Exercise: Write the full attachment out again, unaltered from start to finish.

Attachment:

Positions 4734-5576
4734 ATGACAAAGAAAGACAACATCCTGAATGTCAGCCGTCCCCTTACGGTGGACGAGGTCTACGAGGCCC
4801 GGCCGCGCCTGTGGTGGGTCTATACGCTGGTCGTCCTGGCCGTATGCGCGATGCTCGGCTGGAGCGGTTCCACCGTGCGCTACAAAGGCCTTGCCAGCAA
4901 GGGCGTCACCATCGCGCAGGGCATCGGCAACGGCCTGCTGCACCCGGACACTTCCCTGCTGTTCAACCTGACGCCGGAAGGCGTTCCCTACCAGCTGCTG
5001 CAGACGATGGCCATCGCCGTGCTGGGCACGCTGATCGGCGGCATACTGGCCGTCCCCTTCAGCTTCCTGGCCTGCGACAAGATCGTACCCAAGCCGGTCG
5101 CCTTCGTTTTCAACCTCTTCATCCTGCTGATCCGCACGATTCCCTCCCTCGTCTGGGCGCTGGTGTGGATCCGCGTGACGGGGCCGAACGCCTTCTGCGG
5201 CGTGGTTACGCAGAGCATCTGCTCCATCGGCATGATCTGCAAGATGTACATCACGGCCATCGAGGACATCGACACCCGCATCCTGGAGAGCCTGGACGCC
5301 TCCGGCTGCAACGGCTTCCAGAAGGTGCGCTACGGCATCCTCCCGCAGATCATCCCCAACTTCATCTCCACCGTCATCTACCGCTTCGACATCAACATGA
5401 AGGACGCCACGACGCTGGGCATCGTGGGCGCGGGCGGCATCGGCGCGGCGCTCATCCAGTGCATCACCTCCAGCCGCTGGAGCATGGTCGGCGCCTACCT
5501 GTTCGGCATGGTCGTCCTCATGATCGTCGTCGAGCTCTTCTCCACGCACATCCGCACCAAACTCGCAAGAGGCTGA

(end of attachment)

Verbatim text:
Positions 4734-5576
4734 ATGACAAAGAAAGACAACATCCTGAATGTCAGCCGTCCCCTTACGGTGGACGAGGTCTACGAGGCCC
4801 GGCCGCGCCTGTGGTGGGTCTATACGCTGGTCGTCCTGGCCGTATGCGCGATGCTCGGCTGGAGCGGTTCCACCGTGCGCTACAAAGGCCTTGCCAGCAA
4901 GGGCGTCACCATCGCGCAGGGCATCGGCAACGGCCTGCTGCACCCGGACACTTCCCTGCTGTTCAACCTGACGCCGGAAGGCGTTCCCTACCAGCTGCTG
5001 CAGACGATGGCCATCGCCGTGCTGGGCACGCTGATCGGCGGCATACTGGCCGTCCCCTTCAGCTTCCTGGCCTGCGACAAGATCGTACCCAAGCCGGTCG
5101 CCTTCGTTTTCAACCTCTTCATCCTGCTGATCCGCACGATTCCCTCCCTCGTCTGGGCGCTGGTGTGGATCCGCGTGACGGGGCCGAACGCCTTCTGCGG
5201 CGTGGTTACGCAGAGCATCTGCTCCATCGGCATGATCTGCAAGATGTACATCACGGCCATCGAGGACATCGACACCCGCATCCTGGAGAGCCTGGACGCC
5301 TCCGGCTGCAACGGCTTCCAGAAGGTGCGCTACGGCATCCTCCCGCAGATCATCCCCAACTTCATCTCCACCGTCATCTACCGCTTCGACATCAACATGA
5401 AGGACGCCACGACGCTGGGCATCGTGGGCGCGGGCGGCATCGGCGCGGCGCTCATCCAGTGCATCACCTCCAGCCGCTGGAGCATGGTCGGCGCCTACCT
5501 GTTCGGCATGGTCGTCCTCATGATCGTCGTCGAGCTCTTCTCCACGCACATCCGCACCAAACTCGCAAGAGGCTGA